Rusty Cage

Album: Badmotorfinger (1991)
Charted: 41

Songfacts®:

  • This Chris Cornell-penned song was released as the third single from Soundgarden's third studio album, Badmotorfinger. The song peaked at #41 in the UK and also gained considerable airtime on American alternative rock radio stations.
  • Time spent in a claustrophobic tour bus provided inspiration for this song. Speaking with Spin, Chris Cornell said that he came up with the idea for this song while the band was on tour in Europe. "I have a vivid memory of staring out the window, looking at the countryside, and feeling pent-up," he explained. "I never wrote any of the words down, but I somehow remembered them. When we finished the tour and Soundgarden returned home to Seattle, I picked up a guitar and tried to come up with music that I felt matched the essence of that song. I wanted to create this hillbilly Black Sabbath crossover that I'd never heard before. I thought that would be cool and possible. I thought, 'If anyone can do it, Soundgarden can do it.' I was listening to a lot of Tom Waits at the time, and I wondered how Soundgarden could approach similar imagery and I wondered what the music would sound like. 'Rusty Cage' is what I came up with."
  • Guitarist Kim Thayil said in Guitar School, May 1994: "The tuning on that song was pretty nutty. It's recorded with a wah wah in the low position used as a filter. That was the first time we did anything like that. It was Chris's idea; he wanted to get that weird tone that you can't really dial in on an amp. But if you use the wah wah as a filter, it gets an incredibly weird sound. And if you listen to that riff, especially if you've heard the original demos of it, it almost sounds backward."
  • The song was covered by Johnny Cash on his 1996 album, Unchained, which won a Grammy Award for Best Country Album. Asked by The Irish Times why he thought Cash covered the song, bassist Ben Shepherd replied: "Probably because they're bad-ass, truthful, lyrics. Chris is a great writer and Johnny could probably relate to that. Johnny always talked about, if you read his books, how a singer has to sound like they're telling the truth. It's all about the truth. If you mean it then it sounds right. If you don't mean it it's a schlock thing (and) you tell it a mile away."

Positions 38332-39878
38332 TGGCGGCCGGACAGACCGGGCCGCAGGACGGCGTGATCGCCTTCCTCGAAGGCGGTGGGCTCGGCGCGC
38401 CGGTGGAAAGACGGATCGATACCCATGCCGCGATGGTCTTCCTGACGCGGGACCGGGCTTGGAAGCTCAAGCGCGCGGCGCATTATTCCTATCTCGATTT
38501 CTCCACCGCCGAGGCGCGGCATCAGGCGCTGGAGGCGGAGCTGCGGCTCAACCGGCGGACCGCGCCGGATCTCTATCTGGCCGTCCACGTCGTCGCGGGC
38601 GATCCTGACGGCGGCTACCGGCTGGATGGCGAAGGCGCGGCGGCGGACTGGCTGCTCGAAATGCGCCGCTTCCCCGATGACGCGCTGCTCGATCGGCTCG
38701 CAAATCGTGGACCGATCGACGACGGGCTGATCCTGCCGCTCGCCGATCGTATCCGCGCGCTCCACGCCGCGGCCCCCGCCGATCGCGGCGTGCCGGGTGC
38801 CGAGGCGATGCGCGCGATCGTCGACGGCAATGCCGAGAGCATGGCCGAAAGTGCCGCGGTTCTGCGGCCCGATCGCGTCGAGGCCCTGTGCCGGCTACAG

Comments: 2

  • Rocky from Fort Smith, Ar20 Feb 2014: I'm a longtime fan of Soundgarden (from the early 90s) & their music. I heard "Rusty Cage" on our alternative rock radio station here & it brought back good memories. Oh yeah, I had the "Badmotorfinger" CD back in '91 in their early days. Good times; good music.
  • Elmer H from Westville, OkYeah I remember "Rusty Cage" from the "Badmotorfinger" album/CD of '91. I loved the whole CD because of the power & talent conveyed by Soundgarden. Loved Chris Cornell's voice. Man, what a voice! Here it is 2013 and I still love their music even though they split for a while. Tonight I just heard that they're starting a tour in 2014, after they reunited. Great! I still have my "Badmotorfinger" CD & it brings back good memories of 1991 and the several years before I started college. Rock on, Soundgarden!!
see more comments

Editor's Picks

Mac Powell of Third DaySongwriter Interviews

The Third Day frontman talks about some of the classic songs he wrote with the band, and what changed for his solo country album.

Michael W. SmithSongwriter Interviews

Smith breaks down some of his worship tracks as well as his mainstream hits, including "I Will Be Here For You" and "A Place In This World."

KissFact or Fiction

Kiss is the subject of many outlandish rumors - some of which happen to be true. See if you can spot the fakes.

Dexys (Kevin Rowland and Jim Paterson)Songwriter Interviews

"Come On Eileen" was a colossal '80s hit, but the band - far more appreciated in their native UK than stateside - released just three albums before their split. Now, Dexys is back.

90210 to Buffy to Glee: How Songs Transformed TVSong Writing

Shows like Dawson's Creek, Grey's Anatomy and Buffy the Vampire Slayer changed the way songs were heard on TV, and produced some hits in the process.

Amanda PalmerSongwriter Interviews

Call us crazy, but we like it when an artist comes around who doesn't mesh with the status quo.